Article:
Members’ Publications

Eddy Covariance Measurements of Methane Flux at a Tropical Peat Forest in Sarawak, Malaysian Borneo

Tang A. C. I., Stoy P. C., Hirata R., Musin K. K., Aeries E. B., Wenceslaus J., Melling L.
Geophys. Res. Lett., 45, 4390–4399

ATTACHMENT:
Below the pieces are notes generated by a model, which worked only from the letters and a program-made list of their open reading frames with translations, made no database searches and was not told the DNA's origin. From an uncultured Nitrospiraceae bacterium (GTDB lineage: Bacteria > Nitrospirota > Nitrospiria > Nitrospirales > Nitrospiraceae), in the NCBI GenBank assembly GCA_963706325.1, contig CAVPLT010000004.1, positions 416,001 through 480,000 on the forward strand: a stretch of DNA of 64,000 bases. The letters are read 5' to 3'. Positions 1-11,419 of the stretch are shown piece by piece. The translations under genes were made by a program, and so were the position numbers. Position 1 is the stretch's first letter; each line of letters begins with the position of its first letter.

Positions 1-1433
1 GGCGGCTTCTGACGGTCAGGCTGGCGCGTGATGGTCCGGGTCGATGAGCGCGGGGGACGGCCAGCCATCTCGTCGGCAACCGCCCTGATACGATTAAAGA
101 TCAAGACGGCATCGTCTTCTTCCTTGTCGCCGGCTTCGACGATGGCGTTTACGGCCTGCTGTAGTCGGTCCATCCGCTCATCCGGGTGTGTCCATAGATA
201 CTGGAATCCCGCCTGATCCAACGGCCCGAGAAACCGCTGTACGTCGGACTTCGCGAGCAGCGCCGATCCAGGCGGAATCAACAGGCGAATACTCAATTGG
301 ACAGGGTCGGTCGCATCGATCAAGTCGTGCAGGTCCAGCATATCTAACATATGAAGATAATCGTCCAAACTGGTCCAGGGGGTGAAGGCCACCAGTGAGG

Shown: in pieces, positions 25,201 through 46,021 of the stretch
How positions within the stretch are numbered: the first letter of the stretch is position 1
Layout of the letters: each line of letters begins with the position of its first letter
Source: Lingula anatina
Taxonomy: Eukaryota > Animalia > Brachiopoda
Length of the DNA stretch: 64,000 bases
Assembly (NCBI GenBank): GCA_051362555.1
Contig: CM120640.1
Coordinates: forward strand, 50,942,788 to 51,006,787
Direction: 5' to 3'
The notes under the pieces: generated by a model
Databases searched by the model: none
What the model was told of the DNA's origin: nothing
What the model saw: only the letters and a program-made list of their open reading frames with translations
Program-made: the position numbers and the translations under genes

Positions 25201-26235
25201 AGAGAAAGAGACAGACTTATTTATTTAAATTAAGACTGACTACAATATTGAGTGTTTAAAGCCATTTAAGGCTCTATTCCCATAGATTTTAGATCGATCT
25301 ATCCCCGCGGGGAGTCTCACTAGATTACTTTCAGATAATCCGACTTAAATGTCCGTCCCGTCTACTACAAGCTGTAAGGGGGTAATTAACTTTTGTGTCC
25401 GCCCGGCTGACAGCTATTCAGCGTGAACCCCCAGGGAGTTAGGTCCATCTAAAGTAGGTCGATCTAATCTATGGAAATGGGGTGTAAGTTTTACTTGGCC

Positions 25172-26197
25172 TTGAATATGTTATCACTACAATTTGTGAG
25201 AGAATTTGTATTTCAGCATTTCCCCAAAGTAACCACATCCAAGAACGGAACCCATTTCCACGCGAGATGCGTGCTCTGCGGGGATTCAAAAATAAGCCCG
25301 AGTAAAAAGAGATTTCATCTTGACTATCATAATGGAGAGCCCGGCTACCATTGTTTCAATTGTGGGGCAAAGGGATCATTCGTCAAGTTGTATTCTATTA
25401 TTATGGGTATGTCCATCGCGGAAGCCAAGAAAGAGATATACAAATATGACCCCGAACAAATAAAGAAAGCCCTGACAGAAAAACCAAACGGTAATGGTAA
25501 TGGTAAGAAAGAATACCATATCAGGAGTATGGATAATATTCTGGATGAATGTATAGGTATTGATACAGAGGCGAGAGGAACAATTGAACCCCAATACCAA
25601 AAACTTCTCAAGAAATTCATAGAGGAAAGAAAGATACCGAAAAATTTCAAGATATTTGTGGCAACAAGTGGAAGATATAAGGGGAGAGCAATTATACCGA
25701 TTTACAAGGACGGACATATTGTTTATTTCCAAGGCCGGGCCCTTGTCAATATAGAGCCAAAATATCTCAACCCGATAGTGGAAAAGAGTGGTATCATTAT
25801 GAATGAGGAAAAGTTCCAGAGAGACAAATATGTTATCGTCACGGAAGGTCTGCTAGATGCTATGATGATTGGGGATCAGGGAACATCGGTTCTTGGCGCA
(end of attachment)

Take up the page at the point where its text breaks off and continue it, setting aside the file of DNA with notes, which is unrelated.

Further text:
Tropical biogenic sources are a likely cause of the recent increase in global atmospheric methane concentration. To improve our understanding of tropical methane sources, we used the eddy covariance technique to measure CH4 flux (FCH4) between a tropical peat forest ecosystem and the atmosphere in Malaysian Borneo over a 2-month period during the wet season. Mean daily FCH4 during the measurement period, on the order of 0.024 g C-CH4·m−2·day−1, was similar to eddy covariance FCH4 measurements from tropical rice agroecosystems and boreal fen ecosystems. A linear modeling analysis demonstrated that air temperature (Tair) was critical for modeling FCH4 before the water table breached the surface and that water table alone explained some 20% of observed FCH4 variability once standing water emerged. Future research should measure FCH4 on an annual basis from multiple tropical ecosystems to better constrain tropical biogenic methane sources.